Posts tagged ‘Buddhism’

Learning to Walk Again

Walking Meditation is still pretty new to me and took some getting used to. I’m finally getting past the wobbly beginner’s stage. Yes, when you walk extremely slowly and mindfully, it’s hard to keep your balance at first, lol. In walking meditation you let your steps be the focus of your awareness rather than your breath when you walk.

A couple days ago while practicing I was struggling to get my awareness out of my head and into my feet. For a moment I thought, “I’ll never be able to walk across the room without being distracted. This is impossible!” Then it occurred to me that I only have to take this step mindfully, not the next twenty. Then I take the next step mindfully and the next…

We can’t take the next 20 breaths mindfully, but we can take this one mindfully. We don’t have next week or even today. All we ever have is now. We don’t even have the past. It’s gone, but we can choose to be here now. To be present. To be mindful. To be awake in this moment.

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To speak or not to speak

Most everyone that’s new to meditation practice has expressed the same conflict and confusion. How do you tell your friends and family about your practice? The internal dialogue surrounding the decision is an interesting paradox worth exploring for ourselves.

You may have been at this for a while now and realize that this is something that you want to become a regular part of your life, or you may have realized that being yourself, being connected to the universe, practicing kindness is your life. It’s only natural to want to talk to others about something good that has happened to you. You may even have the best intentions of wanting others to find the happiness and calm center that you have discovered, but you know that some people in your life won’t be very receptive. Some may even be very judgmental and say hurtful things to you. So there is this conflict of wanting to share about your practice and the way you see the world and being afraid of being judged by loved ones who just don’t understand.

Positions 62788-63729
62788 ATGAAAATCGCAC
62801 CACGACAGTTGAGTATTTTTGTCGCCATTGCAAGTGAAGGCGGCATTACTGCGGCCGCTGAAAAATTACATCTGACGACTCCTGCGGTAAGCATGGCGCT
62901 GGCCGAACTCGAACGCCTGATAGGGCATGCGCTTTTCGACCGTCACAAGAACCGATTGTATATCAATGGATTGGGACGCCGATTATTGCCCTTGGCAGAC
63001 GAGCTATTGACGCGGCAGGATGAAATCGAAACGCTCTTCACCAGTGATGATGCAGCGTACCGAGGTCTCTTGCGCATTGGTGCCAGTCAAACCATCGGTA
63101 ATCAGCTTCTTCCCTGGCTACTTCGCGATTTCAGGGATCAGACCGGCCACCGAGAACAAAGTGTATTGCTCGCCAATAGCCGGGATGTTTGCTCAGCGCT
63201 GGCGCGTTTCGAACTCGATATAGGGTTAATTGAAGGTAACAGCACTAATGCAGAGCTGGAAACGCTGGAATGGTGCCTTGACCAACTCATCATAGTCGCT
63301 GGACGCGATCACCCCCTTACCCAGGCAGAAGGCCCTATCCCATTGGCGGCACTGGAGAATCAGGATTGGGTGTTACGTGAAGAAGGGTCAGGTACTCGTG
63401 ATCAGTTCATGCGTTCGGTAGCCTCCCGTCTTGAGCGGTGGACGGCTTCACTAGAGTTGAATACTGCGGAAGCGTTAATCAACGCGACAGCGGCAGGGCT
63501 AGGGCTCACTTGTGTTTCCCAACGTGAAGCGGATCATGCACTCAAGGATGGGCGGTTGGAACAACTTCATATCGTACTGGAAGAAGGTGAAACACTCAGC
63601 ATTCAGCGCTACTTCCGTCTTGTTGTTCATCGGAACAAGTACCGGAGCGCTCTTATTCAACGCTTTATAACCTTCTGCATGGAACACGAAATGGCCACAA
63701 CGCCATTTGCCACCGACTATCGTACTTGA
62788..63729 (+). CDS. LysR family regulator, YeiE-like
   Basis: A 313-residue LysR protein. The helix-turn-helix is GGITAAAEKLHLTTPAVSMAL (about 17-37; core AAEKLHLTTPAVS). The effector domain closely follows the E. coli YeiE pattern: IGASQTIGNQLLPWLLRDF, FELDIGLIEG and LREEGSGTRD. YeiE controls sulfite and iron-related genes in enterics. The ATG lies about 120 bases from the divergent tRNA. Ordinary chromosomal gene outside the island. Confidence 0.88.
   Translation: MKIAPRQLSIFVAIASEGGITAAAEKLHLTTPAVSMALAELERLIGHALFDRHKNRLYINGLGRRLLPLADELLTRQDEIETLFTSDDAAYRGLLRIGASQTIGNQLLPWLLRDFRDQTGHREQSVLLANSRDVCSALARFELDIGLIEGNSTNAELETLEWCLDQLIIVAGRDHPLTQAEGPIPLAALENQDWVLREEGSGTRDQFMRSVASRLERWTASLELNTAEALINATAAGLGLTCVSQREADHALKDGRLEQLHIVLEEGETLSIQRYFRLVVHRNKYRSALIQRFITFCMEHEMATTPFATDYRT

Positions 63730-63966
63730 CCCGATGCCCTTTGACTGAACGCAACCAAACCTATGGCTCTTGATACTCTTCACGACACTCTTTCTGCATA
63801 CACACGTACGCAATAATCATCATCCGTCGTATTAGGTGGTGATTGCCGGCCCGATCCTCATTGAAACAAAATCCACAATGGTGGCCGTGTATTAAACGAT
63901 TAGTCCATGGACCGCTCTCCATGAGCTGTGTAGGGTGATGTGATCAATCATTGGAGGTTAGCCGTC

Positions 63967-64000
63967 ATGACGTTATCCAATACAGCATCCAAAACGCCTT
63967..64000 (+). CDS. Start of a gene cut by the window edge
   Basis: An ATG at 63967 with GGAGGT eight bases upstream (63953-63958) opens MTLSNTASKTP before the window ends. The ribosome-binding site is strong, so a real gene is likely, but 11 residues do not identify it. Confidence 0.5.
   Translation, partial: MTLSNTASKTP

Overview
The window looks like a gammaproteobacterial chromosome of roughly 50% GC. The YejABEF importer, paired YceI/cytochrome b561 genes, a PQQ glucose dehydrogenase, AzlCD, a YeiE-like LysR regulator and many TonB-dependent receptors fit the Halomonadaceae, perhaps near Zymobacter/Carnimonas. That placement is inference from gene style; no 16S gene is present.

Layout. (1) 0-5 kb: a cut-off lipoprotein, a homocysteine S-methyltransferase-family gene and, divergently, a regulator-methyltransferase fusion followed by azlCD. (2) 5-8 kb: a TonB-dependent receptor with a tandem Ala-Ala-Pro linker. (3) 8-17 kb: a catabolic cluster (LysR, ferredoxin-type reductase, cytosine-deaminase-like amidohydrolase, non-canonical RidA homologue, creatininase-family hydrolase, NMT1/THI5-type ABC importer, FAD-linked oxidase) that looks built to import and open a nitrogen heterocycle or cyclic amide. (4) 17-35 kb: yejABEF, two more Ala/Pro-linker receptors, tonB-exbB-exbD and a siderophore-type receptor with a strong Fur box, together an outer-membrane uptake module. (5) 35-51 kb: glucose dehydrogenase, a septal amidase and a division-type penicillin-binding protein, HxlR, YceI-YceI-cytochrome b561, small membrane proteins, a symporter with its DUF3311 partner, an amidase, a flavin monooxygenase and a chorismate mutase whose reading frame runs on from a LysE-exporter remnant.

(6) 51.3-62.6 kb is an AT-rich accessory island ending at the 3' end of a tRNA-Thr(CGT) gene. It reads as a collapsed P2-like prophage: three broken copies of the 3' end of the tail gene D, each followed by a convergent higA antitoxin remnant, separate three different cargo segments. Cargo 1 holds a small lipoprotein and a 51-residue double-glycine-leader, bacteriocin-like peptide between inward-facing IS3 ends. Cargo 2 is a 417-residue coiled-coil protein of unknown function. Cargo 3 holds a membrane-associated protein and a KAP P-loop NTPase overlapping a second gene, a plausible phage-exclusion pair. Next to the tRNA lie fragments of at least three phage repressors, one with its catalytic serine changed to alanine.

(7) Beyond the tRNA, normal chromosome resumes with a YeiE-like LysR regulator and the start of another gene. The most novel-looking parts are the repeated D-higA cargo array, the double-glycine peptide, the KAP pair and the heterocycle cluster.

First, we need to explore our motivations for wanting to tell others about it but also explore why we are afraid of being judged by others. On one hand we may want to share our experience with others as another form of seeking approval and validation from people. While not to let anyone know about the changes we’ve experienced is a fear of rejection and losing approval. It’s really a paradox. The ego is at play in both decisions, but realizing how it’s at work gives us areas to explore and work through.

  • What is it about me that craves the approval of others?
  • Why do I need others to validate my experience for me?
  • If I can’t be myself around those that love me, do they really love me or the idea of me?
  • What is it about rejection that terrifies me and paralyzes me?

Second, we shouldn’t try to evangelize others to bolster our own lack of confidence. I ran across a wonderful Taoist insight by Chuang-tzu this week that we could learn from:

She let’s the confused stay confused
if that is what they want
and is always available
to those with a passion for the truth.

When we free ourselves of this desperate need for approval, we can be truly ourselves. When someone that we love has a genuine need or has expressed interest in changes they see in us, we can have the courage and humility to be honest and to be kind in our responses.

Remember, the Buddha said, “Be a lamp unto yourselves.” We don’t have to seek validation for the path that we know is right for us, but we also don’t have to force our way on others who may not be ready at this time or ever.

Practice loving-kindness and mindfulness for their own sake, whether anyone understands why you do or not. Just be yourself. Be present. Be kind. Let your life touch others and let your actions speak louder than words. Explanations won’t be necessary.

Question about meditation

So I saw your post about Christianity & Buddhism. I am a Christian, but I adore other religions teachings as well, especially Buddhism & ones similar to it. Your blog made me not feel guilty anymore about that actually. But what I’m here to ask is; I’ve always been curious about meditation, but I’m unsure of how to go about it. I could merely google it, but I think I’d rather ask you. I think hearing your opinion, advice, or resources would be much preferred. So can you tell me about it?